Keeping ex-battery hens in their retirement years is a really rewarding thing to do. Seeing them step out into their new spacious coop and scratching for bugs for the first time is a reward in its self given the months of service they’ve given to provide humans with food.
We take in rescued hens and there’s no better feeling than seeing them absolutely loving life!
The reason that ex-battery hens are re-homed are so they can live the rest of their lives in peace and happiness, but do ex-battery hens continue to lay eggs and should you expect them to?
In short, yes most ex-battery hens will continue to lay eggs once they go into retirement and many will continue to produce a high yield of eggs for some time. Although they may not lay eggs regularly at first while they adjust to their new life and surroundings.
Ex-battery hens are released to re-homing charities and programs when they’re around 18 months old and either moulting or due to moult. At this point, they are deemed by commercial farms as unproductive because there’s a risk they can go off the lay when they moult and they will be feeding potentially unproductive chickens.
Most ex-battery re-homers adopt the hens with the view that it’s just nice to see them getting a chance of a better life and any eggs they lay is really just a bonus.
Read on to find out more about ex-battery chickens eggs and what you can expect if you’re looking to re-home rescue hens.
Ex-battery hen egg production after they’re re-homed
When we first got our ex-battery hens we were advised by the re-homing charity that it’s common for the hens to lay in the first few days of being re-homed and then to go off the lay for a while.
So far in their little lives, they’ve lived in a cramped and unnatural environment where eating from a feeder and laying eggs is all they know. When they’re re-homed they have to get used to a whole new environment and way of life which can be a little scary at first.
We found that our hens carried on laying from the day we got them, although they were not all laying every day for the first week or so after they came to us.
Since then they’ve gone on to be regular layers and it also helped our existing young chickens to start laying too.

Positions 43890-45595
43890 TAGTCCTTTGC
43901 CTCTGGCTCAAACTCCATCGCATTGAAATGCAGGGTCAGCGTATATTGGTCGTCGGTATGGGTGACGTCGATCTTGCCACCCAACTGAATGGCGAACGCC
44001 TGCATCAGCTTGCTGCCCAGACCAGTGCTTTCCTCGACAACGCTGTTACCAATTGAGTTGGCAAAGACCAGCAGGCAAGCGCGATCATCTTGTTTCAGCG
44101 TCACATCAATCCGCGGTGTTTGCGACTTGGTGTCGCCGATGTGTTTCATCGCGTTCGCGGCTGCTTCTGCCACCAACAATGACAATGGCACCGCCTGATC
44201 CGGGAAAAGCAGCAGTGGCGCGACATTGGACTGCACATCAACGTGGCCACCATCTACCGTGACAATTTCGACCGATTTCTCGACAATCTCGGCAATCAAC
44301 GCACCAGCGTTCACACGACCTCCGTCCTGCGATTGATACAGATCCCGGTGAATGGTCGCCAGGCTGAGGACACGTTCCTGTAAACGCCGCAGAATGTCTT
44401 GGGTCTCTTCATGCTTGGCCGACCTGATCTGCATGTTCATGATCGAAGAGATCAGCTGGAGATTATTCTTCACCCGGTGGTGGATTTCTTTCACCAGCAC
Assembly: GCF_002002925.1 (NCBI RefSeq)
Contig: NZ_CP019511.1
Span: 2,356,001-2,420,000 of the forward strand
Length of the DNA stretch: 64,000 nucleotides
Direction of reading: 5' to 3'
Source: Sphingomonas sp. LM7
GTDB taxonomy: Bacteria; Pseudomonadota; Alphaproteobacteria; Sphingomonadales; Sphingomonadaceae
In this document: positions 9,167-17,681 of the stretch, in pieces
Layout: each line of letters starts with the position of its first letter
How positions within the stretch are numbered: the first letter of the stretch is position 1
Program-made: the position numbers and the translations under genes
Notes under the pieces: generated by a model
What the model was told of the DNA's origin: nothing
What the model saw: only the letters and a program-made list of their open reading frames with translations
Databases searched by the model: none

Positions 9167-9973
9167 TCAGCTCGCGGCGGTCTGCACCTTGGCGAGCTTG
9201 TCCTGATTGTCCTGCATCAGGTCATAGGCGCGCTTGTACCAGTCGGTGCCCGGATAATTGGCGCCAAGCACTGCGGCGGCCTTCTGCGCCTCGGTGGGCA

Although most ex-battery hens to continue to produce a good number of eggs, be prepared for the fact that some hens may never lay again once they’re re-homed and will just go into a peaceful retirement where they can behave as a chicken should.
This article was first published on October 10, 2020 by Pentagon-Pets.
It’s for this reason that ex-battery hens should be re-homed with a view of providing them with a better life and a forever home whether they lay eggs or not.
Ex-battery hen egg-laying FAQ’s
Will ex-battery hens lay in a nest box?
When battery hens are kept in cages they don’t have nest boxes and in most cases, they just lay where they stand.
For this reason, the hens may not lay in nest boxes when you first get them and you might find eggs on the coop or run floor while they get used to their new home.
Hens will generally lay in the morning, so it’s good to check the coop after this time to avoid the eggs getting kicked around and broken.
We found that our hens quickly got used to the nest boxes and they enjoyed getting cosy in them in the early days.
How long do ex-battery hens lay eggs for?
How long an ex-battery hen will continue to lay eggs for is really down to the individual hen, but they could carry on until they’re around three or four years old to some degree and until they stop completely.
Non-battery hens can carry on laying until they’re four or five years old, but sadly in many ex-battery hens don’t tend to live as long due to the tough lives they experience during their time spent in the farm.
Egg production can slow down to three or four per week as they get older and until they stop laying completely.
The most important thing is that they can experience a happy life during their remaining months or years of retirement.
What colour are ex-battery hen eggs?
The colour of an ex-battery hen egg will depend on the breed of the hen. Most commercial laying hens are hybrid breeds which are used for their high egg yield and these are usually red chickens which produce a light brown or beige egg.
Pentagon Pet is the owner of this article that was first published on October 10, 2020.
In some cases, white breeds are used (we have a white ex-battery Leghorn) which produce large white eggs.
Are ex-battery hen eggs ok to eat when you first get them?
Ex-battery hen eggs are perfectly fine to eat when you first get them. You will probably find they produce what I call a ‘supermarket egg’ where you can tell the egg is pale and hasn’t been laid by a happy hen.
Once your hens start living their new and improved lives you will notice an improvement to the quality of the egg, especially if they can graze for natural food such as insects, garden greens and worms.
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This article and its contents are owned by Pentagon Pets and was first published on October 10, 2020.